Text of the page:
October 2, 2013

Test Spins: Lorde, Pure Heroine

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By ARIELLE CRUZ

Meet Ella Yelich-O’Connor, better known as Lorde, best known for her single “Royals” off of her The Love Club EP. If you haven’t heard the song yet, you may be living under a rock. The 16-year-old singer from New Zealand may be young, but she has some of the most mature lyrics out there on her new album Pure Heroine.

It’s hard to believe that Lorde was signed to Universal at 12 and wrote the majority of this album about a year ago when she was just 15. Maybe it’s because she doesn’t write about what the other “young stars” (I guess only the Disney Kids are a good age comparison here) write about. Not once does Lorde dedicate a track to a crush, boyfriend or the bedroom. Instead she chooses to talk about aging, friendship, love and reality in a way that is refreshingly real. Rather than boasting about money or fame or buying things, Lorde creates beauty out of the day to day. Though Lorde may (now) be considered a “pop star,” she could never be confused with the likes of Nicki Minaj and Ke$ha. In “Royals” she boasts a different kind of outlook on life, “But everybody’s like Cristal, Maybach, diamonds on your time piece. / Jet planes, islands, tigers on a gold leash. We don’t care, we aren’t caught up in your love affair.” In “Teams” she talks, though not specifically, about her home city of Auckland, describing how “[she] would never see it on screen.” She describes being 16 in songs like “White Teeth Teens,” a song about the cool kids in school, the way that I felt when I was 16 — wanting to join the “White Teeth Teens” for a while,  but never doing it; not loving doing nothing. The fact that she talks about getting old in “Ribs” and “laughing till [her] ribs get sore, but that will never be enough,” is pleasantly simplistic.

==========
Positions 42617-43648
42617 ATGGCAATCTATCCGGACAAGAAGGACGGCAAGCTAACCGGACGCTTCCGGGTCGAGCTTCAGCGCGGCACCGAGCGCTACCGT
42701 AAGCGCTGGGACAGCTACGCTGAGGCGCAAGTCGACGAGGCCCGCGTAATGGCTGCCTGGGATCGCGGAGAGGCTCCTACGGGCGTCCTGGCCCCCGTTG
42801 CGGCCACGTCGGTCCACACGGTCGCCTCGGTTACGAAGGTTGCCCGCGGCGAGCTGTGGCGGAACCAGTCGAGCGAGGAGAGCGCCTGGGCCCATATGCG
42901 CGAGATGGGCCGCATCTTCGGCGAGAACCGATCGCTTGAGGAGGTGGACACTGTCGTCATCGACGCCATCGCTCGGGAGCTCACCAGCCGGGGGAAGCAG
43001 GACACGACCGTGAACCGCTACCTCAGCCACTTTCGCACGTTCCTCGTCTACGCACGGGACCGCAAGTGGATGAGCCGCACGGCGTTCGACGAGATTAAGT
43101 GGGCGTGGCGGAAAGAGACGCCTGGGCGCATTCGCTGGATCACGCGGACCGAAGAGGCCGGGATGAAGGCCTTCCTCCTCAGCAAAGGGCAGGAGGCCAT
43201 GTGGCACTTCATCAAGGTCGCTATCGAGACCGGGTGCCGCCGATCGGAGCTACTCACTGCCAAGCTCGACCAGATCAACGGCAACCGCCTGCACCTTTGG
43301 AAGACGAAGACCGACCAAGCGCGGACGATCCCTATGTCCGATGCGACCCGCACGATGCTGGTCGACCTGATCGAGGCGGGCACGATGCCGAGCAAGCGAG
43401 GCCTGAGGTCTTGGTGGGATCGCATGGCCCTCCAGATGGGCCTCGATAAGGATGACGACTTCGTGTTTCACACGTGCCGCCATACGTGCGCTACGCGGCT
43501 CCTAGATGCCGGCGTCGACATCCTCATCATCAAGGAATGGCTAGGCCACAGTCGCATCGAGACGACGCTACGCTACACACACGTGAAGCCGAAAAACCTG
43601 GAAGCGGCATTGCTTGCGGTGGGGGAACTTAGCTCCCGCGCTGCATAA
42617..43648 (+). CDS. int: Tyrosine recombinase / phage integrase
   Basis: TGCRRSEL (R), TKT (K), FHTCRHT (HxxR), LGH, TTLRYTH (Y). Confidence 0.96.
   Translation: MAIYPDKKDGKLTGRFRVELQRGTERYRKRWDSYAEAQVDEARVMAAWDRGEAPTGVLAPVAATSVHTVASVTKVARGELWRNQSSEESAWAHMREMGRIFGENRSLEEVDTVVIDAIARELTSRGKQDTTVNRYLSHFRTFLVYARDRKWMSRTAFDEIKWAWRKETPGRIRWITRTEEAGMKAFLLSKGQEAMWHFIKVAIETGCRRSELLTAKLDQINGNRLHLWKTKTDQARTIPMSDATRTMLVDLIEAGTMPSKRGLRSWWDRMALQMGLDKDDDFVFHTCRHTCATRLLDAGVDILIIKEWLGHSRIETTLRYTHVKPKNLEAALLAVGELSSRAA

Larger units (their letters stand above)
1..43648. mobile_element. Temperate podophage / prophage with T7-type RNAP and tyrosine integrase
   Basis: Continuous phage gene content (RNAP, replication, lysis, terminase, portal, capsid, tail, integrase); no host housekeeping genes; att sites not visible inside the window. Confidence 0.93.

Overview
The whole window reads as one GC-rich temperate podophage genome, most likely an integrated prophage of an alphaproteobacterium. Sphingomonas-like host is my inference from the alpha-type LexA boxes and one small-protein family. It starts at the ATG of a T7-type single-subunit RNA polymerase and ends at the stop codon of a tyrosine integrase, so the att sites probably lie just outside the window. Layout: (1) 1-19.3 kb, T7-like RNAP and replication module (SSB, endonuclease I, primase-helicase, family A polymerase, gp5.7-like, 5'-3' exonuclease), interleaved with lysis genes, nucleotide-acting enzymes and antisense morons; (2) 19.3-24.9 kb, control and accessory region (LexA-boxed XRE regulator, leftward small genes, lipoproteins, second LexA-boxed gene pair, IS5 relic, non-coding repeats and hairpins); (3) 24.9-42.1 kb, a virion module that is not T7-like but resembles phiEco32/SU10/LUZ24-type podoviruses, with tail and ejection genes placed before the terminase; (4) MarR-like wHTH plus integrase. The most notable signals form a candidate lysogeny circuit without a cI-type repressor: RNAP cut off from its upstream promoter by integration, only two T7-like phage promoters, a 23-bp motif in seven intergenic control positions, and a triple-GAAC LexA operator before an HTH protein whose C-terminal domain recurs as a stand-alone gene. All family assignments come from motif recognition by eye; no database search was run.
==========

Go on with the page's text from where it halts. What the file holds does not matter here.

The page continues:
Lorde’s feminist point of view on songwriting has actually gotten her into a bit of trouble lately. In a recent interview, the singer commented on Selena Gomez’ “Come and Get It,” remarking, “I love pop music on a sonic level. But I’m a feminist and the theme of her song is, ‘When you’re ready come and get it from me.’ I’m sick of women being portrayed this way.” She has since apologized for the statement, but it was nice to hear someone say it. Amid the Miley Cyrus VMA, Bangerz hype, its good to hear an artist showing she is mature without flaunting her sexual organs.

There are a lot of artists who write about being a “kid” and growing up, but many of them are far too old to give an honest perspective, or end up writing about youth in stereotypes. Pure Heroine mostly steers clear of the normal topics. Still, if all of her “ambitions” and urgings to “let [the haters] talk” pan out, she may not be able to live in her Auckland bubble for much longer.

Then again, maybe it’s the minimalistic music she sings over that makes her tracks so addicting. I’ve listened to this album countless times now, and though most of the songs are three to four and a half minutes long, they all seem to end too soon. Now, Lorde is on tour with only a keyboardist and a drummer, and somehow the songs sound just like the album.

So, yes, the album is worth a listen. It would be a shame if the only song people heard from this this talented young artist was “Royals.” It’s a good song, and worthy of the ad-nauseum radio play, but so are the albums’ other nine tracks.

Arielle Cruz is a sophomore in the College of Agriculture and Life Sciences. She can be reached at arts-and-entertainment-editor@cornellsun.com.